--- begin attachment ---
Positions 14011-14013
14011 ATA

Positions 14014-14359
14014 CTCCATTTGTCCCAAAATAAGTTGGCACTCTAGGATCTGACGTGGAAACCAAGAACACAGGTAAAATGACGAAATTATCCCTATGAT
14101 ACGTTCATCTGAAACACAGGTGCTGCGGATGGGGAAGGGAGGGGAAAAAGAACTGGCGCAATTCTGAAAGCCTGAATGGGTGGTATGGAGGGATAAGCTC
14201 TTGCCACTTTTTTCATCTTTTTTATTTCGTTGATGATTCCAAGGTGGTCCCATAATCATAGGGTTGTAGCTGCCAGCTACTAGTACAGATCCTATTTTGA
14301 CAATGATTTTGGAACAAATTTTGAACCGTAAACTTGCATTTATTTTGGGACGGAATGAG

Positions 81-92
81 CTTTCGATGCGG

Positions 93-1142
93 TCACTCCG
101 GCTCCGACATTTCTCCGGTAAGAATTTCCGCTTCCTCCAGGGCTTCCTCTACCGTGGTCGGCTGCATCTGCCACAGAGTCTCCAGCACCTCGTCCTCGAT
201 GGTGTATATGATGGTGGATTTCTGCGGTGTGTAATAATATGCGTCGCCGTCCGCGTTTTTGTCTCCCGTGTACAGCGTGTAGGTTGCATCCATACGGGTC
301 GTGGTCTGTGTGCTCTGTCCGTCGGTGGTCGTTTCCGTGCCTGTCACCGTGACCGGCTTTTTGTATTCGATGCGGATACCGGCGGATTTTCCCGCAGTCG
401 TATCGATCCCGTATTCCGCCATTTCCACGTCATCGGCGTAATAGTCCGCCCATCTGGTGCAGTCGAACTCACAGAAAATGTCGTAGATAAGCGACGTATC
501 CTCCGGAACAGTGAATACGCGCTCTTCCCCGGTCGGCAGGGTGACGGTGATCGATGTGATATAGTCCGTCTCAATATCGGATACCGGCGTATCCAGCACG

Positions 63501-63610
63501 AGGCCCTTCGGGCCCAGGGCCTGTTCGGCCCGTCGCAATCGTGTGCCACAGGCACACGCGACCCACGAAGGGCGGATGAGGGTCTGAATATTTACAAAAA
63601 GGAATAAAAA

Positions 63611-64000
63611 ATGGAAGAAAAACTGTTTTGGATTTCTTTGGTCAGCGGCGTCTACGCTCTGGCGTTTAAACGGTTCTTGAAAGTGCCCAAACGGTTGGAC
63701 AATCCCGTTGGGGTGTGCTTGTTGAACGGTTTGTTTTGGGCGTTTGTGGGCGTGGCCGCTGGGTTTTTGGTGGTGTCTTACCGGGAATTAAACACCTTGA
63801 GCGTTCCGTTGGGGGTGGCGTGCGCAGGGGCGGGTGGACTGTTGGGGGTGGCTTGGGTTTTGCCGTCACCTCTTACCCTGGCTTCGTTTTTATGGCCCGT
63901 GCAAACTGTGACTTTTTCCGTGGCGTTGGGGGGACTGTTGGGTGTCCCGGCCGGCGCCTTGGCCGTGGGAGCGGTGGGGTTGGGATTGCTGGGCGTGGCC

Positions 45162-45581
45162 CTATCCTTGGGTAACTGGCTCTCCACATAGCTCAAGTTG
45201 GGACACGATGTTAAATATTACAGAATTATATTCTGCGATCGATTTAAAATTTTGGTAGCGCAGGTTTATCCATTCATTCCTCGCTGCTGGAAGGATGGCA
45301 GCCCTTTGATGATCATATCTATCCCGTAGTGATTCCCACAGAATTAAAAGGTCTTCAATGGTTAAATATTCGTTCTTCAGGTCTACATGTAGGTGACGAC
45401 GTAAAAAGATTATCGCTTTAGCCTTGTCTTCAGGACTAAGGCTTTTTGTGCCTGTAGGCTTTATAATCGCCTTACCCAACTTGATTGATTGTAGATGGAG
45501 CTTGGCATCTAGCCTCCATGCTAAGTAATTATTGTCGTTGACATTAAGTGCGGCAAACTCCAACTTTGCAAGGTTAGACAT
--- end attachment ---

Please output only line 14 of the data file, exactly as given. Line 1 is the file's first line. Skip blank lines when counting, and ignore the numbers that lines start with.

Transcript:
301 GTGGTCTGTGTGCTCTGTCCGTCGGTGGTCGTTTCCGTGCCTGTCACCGTGACCGGCTTTTTGTATTCGATGCGGATACCGGCGGATTTTCCCGCAGTCG